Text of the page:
Boog City: Poetry, Music, and Theatre Festival, Aug. 1-5



What: Boog City: Poetry, Music, and Theatre Festival

When: August 1-5

Where: Unnameable Books, Prospect Heights & Sidewalk Cafe, East Village.


Below from the FB invite:



This Fri., Aug. 1 through Tues. Aug. 5, we’ll be celebrating Boog’s 23rd anniversary by putting on the eighth annual Welcome to Boog City poetry, music, and theater festival. It will feature 66 poets, 16 musical acts, 9 poets theater plays, 2 poets in conversation with one another, 1 political talk, 1 d.a. levy lives visiting press, and 1 panel over the five days.

You can view the web-only color pdf version of Boog City’s Welcome to Boog City program issue here:

replete with:

*the full schedule illustrated with performer pics

*music editor J.J. Hayes on festival performers Charles Mansfield and Yeti

*Small press co-editor Chris McCreary interviews Lori Anderson Moseman, editor of d.a. levy lives visiting press, Ithaca, N.Y.’s Stockport Flats

*Michael Basinski asks Ed Sanders 10 Questions

*our poetry editor Buck Downs brings us new work from fest performers Joanna Fuhrman, Brendan Lorber, Travis Macdonald, Laura Spagnoli, and Nicole Steinberg.

Thanks to Jessy Randall for the festival’s logo. The music for the festival was booked by J.J. Hayes; the poetry by Buck Downs, J. Hope Stein, Kevin Varrone, and myself; the poets theater by Magus Magnus; and the panel by Carol Mirakove. Thank ye all.

Among the festival highlights are:

—A performance by Ed Sanders, a large figure in the counter-culture of the sixties to today, member of The Fugs, and an award-winning poet.

—Boog’s d.a. levy lives series kicks off its 12th season devoting an afternoon to Stockport Flats;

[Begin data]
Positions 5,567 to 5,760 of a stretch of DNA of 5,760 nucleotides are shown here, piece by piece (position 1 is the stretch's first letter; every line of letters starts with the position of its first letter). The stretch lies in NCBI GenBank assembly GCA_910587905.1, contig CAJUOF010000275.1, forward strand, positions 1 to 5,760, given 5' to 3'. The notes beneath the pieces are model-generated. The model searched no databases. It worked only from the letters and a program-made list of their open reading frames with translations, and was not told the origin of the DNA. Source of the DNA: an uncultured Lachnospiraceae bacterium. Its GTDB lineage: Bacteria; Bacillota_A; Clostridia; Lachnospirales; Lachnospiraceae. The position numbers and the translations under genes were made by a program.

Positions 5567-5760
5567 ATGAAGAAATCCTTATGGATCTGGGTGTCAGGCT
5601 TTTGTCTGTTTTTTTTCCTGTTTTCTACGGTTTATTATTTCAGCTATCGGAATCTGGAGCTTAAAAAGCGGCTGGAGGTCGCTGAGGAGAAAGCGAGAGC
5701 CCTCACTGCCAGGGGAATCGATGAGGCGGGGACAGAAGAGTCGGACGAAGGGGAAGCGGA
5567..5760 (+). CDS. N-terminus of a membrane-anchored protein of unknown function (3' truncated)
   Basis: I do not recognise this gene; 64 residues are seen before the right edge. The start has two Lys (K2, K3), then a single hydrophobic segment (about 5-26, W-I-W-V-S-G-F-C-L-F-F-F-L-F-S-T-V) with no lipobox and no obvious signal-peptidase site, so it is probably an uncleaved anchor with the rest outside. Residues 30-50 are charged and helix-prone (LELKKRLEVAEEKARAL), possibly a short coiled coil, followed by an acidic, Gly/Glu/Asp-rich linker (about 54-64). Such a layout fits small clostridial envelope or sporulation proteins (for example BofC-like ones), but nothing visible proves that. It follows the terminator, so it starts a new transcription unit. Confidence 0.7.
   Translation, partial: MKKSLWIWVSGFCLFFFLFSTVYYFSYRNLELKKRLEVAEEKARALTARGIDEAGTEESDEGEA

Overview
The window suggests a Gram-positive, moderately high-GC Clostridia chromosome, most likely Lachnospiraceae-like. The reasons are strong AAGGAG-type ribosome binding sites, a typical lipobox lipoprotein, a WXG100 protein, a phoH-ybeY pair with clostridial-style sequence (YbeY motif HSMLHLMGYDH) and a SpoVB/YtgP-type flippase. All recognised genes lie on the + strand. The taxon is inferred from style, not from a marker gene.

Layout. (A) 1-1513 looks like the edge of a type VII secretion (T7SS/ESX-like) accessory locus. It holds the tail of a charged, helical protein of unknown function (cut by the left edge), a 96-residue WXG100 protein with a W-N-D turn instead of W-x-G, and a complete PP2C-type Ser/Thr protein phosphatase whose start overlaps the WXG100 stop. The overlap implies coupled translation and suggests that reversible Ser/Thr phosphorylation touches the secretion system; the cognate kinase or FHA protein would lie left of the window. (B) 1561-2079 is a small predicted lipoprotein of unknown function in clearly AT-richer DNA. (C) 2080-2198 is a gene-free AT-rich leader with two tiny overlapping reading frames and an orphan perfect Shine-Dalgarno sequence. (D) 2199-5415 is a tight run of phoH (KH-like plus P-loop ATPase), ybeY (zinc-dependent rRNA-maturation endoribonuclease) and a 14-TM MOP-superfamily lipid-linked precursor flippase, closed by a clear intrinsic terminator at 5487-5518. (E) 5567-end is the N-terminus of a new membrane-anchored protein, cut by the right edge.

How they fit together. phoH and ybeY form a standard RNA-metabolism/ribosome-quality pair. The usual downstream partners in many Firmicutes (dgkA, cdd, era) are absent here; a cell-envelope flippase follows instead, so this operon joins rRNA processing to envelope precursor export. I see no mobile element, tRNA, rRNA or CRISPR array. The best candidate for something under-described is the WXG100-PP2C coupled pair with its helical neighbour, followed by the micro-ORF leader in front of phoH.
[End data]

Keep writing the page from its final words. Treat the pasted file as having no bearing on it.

—Our 47th Classic Album Live is PJ Harvey’s Rid of Me, performed live by 7 local musical acts;

—Digital Poetry: What Can It Mean?, a panel curated and moderated by Carol Mirakove

—our Fifth Poets’ Theater night, featuring 9 short plays.

—and our Poetry Talk Talk will feature poets Brenda Iijima and Niina Pollari reading and in conversation

The full schedule for the event is below this note, followed by performer bios and websites.

If you need any additional information you can reach me at 212-842-BOOG (2664) or den

as ever,

Project Soundscape: Waves

Listen to Waves, Cedar Beach, Long Island:


And on:

Space for Breath:


Policing Revolution

Originally posted on Moorbey'z Blog:

How the LAPD’s first use of SWAT—a massive, military-style operation against the Black Panthers—was almost its last

IT’S OVER: Black Panthers surrender after the SWAT siege of their headquarters.

It was early—way too early as far as he was concerned—on December 8, 1969, when Wayne Pharr was abruptly awakened in the gunroom of the Black Panthers’ Los Angeles headquarters at 41st and Central. The shotgun was still in his hand from when he had fallen asleep while cleaning it. He had spent most of the night exploring the sewers—mapping the nearby tunnels they would use as an escape route in case something went down.

“They’re out there,” fellow Panther Melvin “Cotton” Smith told him. “Get up.”

“Out where?” Pharr said in a daze. “It’s 5:30 in the f–king morning.”

Smith was borderline frantic, too busy grabbing weapons and ammo to argue. Pharr was skeptical but snatched…

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A True Account of Talking to Poets About Frank O’Hara on Fire Island